Josh Chafetz gets the film wrong when he claims that "Sin City depicts violence for its own sake. There's no purpose behind the violence -- it is simply presented as entertaining in and of itself." The violence in Sin City is deeply necessary, given the comprehensive betrayal and corruption of the powers that be in the film. Absent any significant protection from other sources, the women of Sin City (and the men who defend them, three of whom are the protagonists of the interwoven stories we watch) respond with increasingly brutal force to the physical threats outsiders pose. We are meant to shudder at the violence they mete out, and then meant to recoil even more at the awfulness of the situation in which they have been placed. What is the appropriate response when a group of people with no recourse to the police is being systematically hunted by a homicidal maniac protected by dozens of goons? A federal civil rights action? The world of Sin City is clearly not our world; the prostitutes there are written off by society in a way that they haven't been since Whitechapel in 1888, if ever. Perhaps Old Town is an anarchocapitalist dystopia, scattered with the corpses that private exaction of justice might demand.
There have been plenty of movies with more evil, murderous villains than the prostitute slayers and mob enslavers of Sin City. Is what's disturbing the vivid depiction of vigilante, Old Testament-style justice being imposed on such folk? We seen that before in plenty of Hollywood pictures. The discomfort of being put in the position of cheering for someone who has just single-handedly taken out a squadron of police officers? In the best moralistic tradition, just about everyone who dies at the hands of the three protagonists gets his just deserts (some of the cops may only be corrupt, not actively evil, but given the nature of the open secret they conceal, perhaps they could be considered evil as well). So is the real problem the presence of too much (white and yellow) blood? Forgive me if I don't find that particularly disturbing. We've seen much worse, and in living color.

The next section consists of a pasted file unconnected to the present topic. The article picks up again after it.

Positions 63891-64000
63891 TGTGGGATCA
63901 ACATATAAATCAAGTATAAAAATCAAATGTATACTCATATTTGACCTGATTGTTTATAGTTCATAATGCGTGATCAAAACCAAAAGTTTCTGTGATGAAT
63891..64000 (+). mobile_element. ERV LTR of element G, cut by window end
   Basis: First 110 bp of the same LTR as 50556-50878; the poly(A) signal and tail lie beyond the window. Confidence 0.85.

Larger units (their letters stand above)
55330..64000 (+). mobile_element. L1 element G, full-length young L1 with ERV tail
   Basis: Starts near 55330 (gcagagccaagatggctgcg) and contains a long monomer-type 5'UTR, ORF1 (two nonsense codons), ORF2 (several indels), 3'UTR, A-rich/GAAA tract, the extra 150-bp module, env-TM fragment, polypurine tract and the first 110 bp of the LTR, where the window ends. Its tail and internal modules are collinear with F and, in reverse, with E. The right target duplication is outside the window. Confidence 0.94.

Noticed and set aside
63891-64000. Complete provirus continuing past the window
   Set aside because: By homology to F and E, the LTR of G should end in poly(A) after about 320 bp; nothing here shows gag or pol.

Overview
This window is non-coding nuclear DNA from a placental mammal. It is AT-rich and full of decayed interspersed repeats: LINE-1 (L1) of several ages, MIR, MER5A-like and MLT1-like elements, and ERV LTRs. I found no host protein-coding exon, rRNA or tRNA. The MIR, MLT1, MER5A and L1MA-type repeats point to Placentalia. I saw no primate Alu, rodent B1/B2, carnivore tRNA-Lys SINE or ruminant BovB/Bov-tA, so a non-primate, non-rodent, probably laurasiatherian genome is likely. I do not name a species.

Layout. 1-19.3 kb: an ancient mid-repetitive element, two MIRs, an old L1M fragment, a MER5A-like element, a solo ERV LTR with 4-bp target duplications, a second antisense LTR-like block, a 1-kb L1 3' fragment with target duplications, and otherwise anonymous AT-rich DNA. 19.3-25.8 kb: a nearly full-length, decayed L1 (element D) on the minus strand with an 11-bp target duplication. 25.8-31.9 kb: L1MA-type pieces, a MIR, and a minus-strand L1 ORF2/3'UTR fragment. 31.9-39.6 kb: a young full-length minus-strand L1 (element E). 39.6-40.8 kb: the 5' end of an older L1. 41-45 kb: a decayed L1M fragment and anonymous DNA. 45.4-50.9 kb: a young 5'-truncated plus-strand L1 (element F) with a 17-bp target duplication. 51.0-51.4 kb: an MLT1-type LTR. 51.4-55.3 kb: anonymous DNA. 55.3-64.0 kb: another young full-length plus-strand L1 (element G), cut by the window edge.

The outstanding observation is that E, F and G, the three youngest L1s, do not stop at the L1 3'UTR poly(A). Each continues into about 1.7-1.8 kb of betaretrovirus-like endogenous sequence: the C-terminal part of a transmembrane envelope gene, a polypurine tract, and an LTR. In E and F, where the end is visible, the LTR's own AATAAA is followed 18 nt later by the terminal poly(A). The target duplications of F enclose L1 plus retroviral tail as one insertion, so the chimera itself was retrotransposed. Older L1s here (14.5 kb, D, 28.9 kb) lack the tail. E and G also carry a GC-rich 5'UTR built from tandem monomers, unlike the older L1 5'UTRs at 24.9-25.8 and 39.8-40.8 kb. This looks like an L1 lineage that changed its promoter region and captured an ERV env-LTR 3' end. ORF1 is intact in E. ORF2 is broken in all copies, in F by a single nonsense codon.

Then again, Matthew Yglesias is slightly off when he puts forth Sin City as an antidote to "movies that portray violent acts -- people hitting each other, people shooting each other -- but that don't show the element of carnage and gore. The sort of bubble gum action flicks where people just seem to kind of collapse after being whacked on the head or shot." There are several scenes in the film in which Our Hero (Marv and Hartigan, and to a lesser extent Dwight) takes a bullet, a hit from a car, or what should be a concussion-inducing blow to the head and keeps on trucking. Violence in Sin City usually seems to have real consequences when directed at persons other than the protagonists. But other than that partial qualification, I'd say Sin City does an excellent job of depicting the escalating brutality that might follow from anarchy in an urban zone inhabited largely by people that the larger populace was not concerned with protecting. Sin City drives home the necessity of process and equality before the law, not the necessity of creative dismemberment.